Broken Knowledge explores the impacts of the scientific and scholarly ideal of the modern university on theological education at Union Theological Seminary from 1887-1926. During this period, the marks of the modern university --specialization, the elective system, professionalization, and the empirical research orientation-- were incorporated into theological education. While vigorously implanting the new university's structural and functional patterns into theological education, the seminary and its theologians strove to bring theological discussions into the arena of secularized academia, to achieve independence from church dogmatism, to expand the scope of theological outlook in social domains, and to bind science and religion together. Without doubt, these efforts deserve due recognition. However, it is also undeniable that the current problems in theological education --the fragmentation of the theological curriculum and the loss of a holistic search for religious truth -- have to do with the seminary's adaptation to the new university ideal such as uncritical specialization and narrow modern epistemology at the turn of the century. This book explores how the decline of theology or the sacred in our modern world is connected with the dominance of modern scientific ways of knowing in our search for truth and the lack of holistic approaches to the issue of faith and knowledge. This book searches for the recovery of wholeness in theological education and higher learning in general.

A Very Different Age

Americans of the Progressive Era

Author: Steven J. Diner

Publisher: Hill and Wang

ISBN: 9781429927611

Category: History

Page: 336

View: 7448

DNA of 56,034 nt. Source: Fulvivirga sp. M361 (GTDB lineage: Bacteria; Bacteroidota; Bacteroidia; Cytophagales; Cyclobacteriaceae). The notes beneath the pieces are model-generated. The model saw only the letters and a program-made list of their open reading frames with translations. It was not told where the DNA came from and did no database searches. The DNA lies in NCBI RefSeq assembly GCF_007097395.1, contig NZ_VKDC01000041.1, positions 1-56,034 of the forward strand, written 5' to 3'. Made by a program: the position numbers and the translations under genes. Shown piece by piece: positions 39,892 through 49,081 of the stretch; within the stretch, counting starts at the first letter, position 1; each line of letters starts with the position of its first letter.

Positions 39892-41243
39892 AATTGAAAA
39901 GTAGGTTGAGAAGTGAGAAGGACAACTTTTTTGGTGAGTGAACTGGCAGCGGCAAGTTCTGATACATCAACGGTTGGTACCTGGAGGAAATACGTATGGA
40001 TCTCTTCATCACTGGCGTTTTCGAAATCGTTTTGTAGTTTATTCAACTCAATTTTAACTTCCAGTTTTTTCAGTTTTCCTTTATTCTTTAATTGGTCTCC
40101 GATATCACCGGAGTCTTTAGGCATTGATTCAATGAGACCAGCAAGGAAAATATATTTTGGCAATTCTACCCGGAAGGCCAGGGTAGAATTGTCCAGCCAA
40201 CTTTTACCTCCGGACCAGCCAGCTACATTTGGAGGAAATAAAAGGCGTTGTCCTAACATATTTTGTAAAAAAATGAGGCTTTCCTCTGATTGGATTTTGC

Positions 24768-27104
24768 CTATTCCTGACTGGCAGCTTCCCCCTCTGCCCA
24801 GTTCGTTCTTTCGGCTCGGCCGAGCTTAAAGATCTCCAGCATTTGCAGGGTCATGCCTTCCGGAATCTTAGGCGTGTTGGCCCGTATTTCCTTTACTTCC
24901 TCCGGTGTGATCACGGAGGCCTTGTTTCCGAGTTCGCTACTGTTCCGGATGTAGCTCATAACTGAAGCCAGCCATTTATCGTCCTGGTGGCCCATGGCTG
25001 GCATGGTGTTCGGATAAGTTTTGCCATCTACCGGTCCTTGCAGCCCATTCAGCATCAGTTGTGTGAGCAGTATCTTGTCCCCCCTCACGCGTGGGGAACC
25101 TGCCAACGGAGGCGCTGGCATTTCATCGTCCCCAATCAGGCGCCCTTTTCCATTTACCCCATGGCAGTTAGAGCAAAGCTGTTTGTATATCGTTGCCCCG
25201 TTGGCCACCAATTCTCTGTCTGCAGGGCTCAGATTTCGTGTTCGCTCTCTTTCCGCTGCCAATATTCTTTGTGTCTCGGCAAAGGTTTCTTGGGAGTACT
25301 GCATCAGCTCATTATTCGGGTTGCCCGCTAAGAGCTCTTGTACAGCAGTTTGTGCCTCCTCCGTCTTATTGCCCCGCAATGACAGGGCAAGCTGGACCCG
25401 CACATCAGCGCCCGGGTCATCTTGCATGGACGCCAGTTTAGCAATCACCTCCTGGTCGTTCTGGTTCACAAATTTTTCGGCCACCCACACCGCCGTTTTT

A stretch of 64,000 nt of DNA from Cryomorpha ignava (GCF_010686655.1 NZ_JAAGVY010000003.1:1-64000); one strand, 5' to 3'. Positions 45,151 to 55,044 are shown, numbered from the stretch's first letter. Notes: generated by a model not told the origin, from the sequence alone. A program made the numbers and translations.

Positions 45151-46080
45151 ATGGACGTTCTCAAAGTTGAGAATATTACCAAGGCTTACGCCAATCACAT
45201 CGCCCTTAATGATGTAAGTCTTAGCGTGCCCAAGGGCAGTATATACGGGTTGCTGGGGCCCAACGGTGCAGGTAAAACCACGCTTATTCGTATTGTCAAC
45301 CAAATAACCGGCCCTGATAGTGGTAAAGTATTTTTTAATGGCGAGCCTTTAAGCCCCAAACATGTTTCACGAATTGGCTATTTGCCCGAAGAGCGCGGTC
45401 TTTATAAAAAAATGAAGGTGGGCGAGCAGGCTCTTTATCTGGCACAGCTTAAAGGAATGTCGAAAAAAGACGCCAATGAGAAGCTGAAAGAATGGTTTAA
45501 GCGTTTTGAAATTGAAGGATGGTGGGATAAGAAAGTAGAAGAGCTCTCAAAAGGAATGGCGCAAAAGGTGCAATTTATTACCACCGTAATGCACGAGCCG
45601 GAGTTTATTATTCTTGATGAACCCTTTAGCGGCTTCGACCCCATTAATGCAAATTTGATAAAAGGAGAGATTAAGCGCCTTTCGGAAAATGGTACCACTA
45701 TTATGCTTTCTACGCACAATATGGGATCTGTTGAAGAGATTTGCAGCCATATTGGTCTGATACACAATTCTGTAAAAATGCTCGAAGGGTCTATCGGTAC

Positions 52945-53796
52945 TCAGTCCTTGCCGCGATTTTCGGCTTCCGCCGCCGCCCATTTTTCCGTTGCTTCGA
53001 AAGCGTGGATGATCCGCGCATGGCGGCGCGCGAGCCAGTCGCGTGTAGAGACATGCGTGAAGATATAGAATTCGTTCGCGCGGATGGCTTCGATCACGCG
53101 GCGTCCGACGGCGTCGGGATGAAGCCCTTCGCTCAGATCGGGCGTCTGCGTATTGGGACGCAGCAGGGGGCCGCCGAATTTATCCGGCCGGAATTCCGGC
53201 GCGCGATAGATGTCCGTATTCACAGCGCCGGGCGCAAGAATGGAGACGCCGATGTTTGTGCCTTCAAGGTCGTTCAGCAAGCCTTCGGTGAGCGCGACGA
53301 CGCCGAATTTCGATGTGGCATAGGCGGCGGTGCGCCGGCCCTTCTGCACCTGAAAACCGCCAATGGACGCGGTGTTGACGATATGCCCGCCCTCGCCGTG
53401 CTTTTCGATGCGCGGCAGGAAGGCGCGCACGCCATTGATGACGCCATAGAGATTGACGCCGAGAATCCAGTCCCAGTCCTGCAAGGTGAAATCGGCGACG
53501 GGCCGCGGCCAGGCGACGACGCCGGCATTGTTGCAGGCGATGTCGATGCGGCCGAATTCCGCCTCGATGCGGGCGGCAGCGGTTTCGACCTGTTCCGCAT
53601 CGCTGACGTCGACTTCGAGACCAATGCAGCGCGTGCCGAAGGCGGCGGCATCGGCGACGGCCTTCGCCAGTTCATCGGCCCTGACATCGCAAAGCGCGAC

The early twentieth century was a time of technological revolution in the United States. New inventions and corporations were transforming the economic landscape, bringing a stunning array of consumer goods, millions of additional jobs, and ever more wealth. Steven J. Diner draws on the rich scholarship of recent social history to show how these changes affected Americans of all backgrounds and walks of life, and in doing so offers a striking new interpretation of a crucial epoch in our history.

Academic Freedom in the Post-9/11 Era

Author: E. Carvalho,D. Downing

Publisher: Springer

ISBN: 0230117295

Category: Education

Page: 300

View: 4123

Academic freedom has been a principle that undergirds the university since 1915. Beyond this, it also protects a spirit of free inquiry essential to a democratic society. But in the post-9/11 present, the basic principles of academic freedom have been deeply challenged. There have been many startling instances where the rhetoric of national security and terror, corporate interests, and privatization have cast a pall over the terrain of academic freedom. In the post-9/11 university, professors face job loss or tenure denial for speaking against state power, while their students pay more tuition and fall deeper in debt. This timely collection features an impressive assembly of the nation s leading intellectuals, addressing some of the most urgent issues facing higher education in the United States today. Spanning a wide array of disciplinary fields, Academic Freedom in the Post-9/11 Era seeks to intervene on the economic and political crises that are compromising the future of our educational institutions.